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The Spokesman-Review Newspaper
Spokane, Washington  Est. May 19, 1883

Greg Lee: A look back at state wrestling

West Valley’s Drake Ferguson, left, looks to get the leg of Blaine’s Caleb Frey duing their 2A 152 lb. title match at the State Wrestling Championships in Tacoma last Saturday. (Patrick Hagerty / Patrick Hagerty Special to The Spokesman-Review)

An interesting thing happened as Deer Park surged to capture the State 1A wrestling championship last weekend.

When the semifinals concluded at the Tacoma Dome, Colville appeared to have an insurmountable lead. But somebody forgot to tell Deer Park.

Eight Stags worked their way through the consolation bracket, earning bonus points for major decisions, technical falls and pins.

All of a sudden, late in the championship finals, Deer Park had clawed back from a double-digit deficit within 1.5 points.

And Deer Park had monster Trevor Eicher left at 220. All they needed was a simple victory.

Just like he did in sealing a state title when he won a state title as a sophomore, Eicher was victorious in impressive fashion, pinning in 1 minute, 30 seconds.

Colville could have made Eicher’s match moot. Earlier in the finals, the Indians’ TJ Baun, a returning state champ, suffered an elbow injury when he was slammed illegally to the mat with a second remaining in the second period.

Baun could have taken a victory by injury default and those points would have secured a state title. But he wouldn’t do it. He finished the match.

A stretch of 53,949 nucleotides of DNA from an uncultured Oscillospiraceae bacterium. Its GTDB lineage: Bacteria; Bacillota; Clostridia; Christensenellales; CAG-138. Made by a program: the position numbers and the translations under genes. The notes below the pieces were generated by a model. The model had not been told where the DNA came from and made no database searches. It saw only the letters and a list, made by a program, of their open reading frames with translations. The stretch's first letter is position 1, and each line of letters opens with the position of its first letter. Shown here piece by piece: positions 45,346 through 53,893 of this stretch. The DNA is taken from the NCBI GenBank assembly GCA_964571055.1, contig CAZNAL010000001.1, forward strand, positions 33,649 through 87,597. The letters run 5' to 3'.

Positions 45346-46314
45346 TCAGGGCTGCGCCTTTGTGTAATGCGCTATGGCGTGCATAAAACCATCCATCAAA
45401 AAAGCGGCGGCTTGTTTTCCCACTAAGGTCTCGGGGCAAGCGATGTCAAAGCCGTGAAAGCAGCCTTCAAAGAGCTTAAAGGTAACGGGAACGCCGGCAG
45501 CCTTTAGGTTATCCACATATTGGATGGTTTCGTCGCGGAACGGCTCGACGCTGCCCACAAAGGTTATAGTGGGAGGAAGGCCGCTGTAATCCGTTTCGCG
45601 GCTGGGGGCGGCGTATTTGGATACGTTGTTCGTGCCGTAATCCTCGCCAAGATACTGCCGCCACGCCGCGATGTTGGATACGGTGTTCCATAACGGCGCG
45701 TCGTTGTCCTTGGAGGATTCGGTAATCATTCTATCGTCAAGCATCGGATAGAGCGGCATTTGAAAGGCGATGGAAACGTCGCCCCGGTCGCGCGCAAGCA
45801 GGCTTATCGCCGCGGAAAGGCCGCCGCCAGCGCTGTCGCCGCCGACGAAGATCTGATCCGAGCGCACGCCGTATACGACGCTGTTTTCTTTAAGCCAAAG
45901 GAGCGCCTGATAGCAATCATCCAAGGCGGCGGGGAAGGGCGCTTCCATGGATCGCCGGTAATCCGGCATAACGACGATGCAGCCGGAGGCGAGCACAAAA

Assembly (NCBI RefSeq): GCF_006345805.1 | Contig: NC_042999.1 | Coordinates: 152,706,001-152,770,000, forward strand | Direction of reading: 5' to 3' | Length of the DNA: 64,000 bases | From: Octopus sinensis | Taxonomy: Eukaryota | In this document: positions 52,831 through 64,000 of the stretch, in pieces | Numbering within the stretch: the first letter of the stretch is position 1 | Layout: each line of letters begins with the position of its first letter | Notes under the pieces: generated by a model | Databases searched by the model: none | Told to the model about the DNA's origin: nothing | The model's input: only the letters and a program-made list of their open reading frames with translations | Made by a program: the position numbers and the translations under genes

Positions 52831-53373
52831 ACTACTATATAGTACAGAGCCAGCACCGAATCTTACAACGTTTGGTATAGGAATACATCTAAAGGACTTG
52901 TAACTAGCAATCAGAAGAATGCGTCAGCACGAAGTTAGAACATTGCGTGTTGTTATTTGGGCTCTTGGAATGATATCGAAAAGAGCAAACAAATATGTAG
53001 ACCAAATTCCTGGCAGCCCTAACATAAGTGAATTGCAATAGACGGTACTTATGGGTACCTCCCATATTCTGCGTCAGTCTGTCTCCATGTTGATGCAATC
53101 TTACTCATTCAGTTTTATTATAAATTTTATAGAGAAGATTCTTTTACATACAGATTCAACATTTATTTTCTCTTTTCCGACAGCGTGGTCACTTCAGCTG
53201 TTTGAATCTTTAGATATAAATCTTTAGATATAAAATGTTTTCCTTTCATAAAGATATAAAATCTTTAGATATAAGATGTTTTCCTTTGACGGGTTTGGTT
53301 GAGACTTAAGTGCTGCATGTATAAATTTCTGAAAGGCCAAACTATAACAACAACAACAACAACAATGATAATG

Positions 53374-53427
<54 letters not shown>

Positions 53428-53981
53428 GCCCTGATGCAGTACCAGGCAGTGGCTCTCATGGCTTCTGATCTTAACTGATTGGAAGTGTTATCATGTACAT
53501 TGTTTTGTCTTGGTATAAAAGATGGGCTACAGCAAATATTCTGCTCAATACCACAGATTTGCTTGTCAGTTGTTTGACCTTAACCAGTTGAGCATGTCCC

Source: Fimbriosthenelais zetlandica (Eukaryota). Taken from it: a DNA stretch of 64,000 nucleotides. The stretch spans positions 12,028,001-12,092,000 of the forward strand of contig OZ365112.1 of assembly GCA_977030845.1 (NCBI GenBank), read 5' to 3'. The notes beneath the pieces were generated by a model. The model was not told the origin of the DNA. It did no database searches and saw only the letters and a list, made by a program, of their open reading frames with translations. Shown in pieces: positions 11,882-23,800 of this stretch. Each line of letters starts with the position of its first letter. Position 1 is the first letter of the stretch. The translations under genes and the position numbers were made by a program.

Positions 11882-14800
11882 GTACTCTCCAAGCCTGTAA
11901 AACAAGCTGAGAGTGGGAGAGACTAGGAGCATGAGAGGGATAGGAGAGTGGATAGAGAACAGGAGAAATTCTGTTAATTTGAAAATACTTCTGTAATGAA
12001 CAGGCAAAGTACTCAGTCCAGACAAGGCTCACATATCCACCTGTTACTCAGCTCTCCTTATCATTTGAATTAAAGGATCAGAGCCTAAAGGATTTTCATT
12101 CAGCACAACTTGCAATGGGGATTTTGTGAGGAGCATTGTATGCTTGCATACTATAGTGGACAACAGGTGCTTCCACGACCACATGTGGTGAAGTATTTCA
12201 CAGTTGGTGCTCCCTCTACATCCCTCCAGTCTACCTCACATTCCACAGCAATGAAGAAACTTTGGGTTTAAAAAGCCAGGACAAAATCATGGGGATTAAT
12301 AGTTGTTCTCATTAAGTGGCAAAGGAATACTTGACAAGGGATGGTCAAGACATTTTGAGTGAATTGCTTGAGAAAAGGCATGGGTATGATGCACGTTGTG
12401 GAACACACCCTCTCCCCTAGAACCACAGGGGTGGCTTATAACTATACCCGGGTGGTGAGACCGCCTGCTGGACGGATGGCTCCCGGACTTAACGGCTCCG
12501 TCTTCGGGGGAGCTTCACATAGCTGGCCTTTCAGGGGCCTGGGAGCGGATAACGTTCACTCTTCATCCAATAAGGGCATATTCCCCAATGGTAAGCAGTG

“TJ says ‘coach I’ll never lose that way and I don’t want to win it that way and I’m going to try and finish the match’,” Colville coach Randy Cloke said. “We’d been team champions and he’d been a state champion again. But that’s not the way we do it in Colville. Hats off to Deer Park. They had a great consolation round. They outworked us there.”

That speaks to a heart of a champion. A wrestler would rather have the honor of winning straight up than taking a victory any other way.

That’s part of what makes Mat Classic as good as it is from year to year.

Colville is young. The Indians will be back challenging next year.

“We had three state champs. Not a bad evening,” Cloke said.

While covering the tournaments, I talked with a friend who has seen more Mat Classics than yours truly.

“Without a doubt, this is the best state event,” he said.

I’ve only been making trips to WIAA state events since 2009. So I have a small sample size. Still, I would have to agree with my friend.

And that’s not to knock state basketball tourneys in Spokane, Tacoma and Yakima. Or Grid Iron Classic, the culmination of all classification finals. Or state track meets, especially the big-school meet at Mount Tahoma High in Tacoma.

It’s the atmosphere, it’s the passion, that strikes you at Mat Classic, which just closed the books on version XXVIII.

It’s 24 mats littering the Tacoma Dome floor that catches your attention right off the bat. Then circling the mats behind a rope are coaches and wrestlers – sometimes three to four deep – awaiting their matches.

Then come late Saturday afternoon, is the pageantry of the finals when 18 mats are removed and six are left for the best of 4A, 3A, 2A, 1A, B and girls.

Eastern Washington had 18 state champs, 37 finalists and 62 other placers. An impressive conglomeration of success, made all the more impressive considering it was a somewhat down year for the Greater Spokane League.

In the flurry of trying to note all the outcomes on each mat, I made a stupid error. I wrote in my 2A story for Sunday that Drake Ferguson of West Valley finished runner-up.

Well, Ferguson won a state title, winning 7-3 at 152 pounds.

I could explain how the mistake was made but it would be a hollow attempt at trying to justify my error. So to Drake I ask him to accept my apology.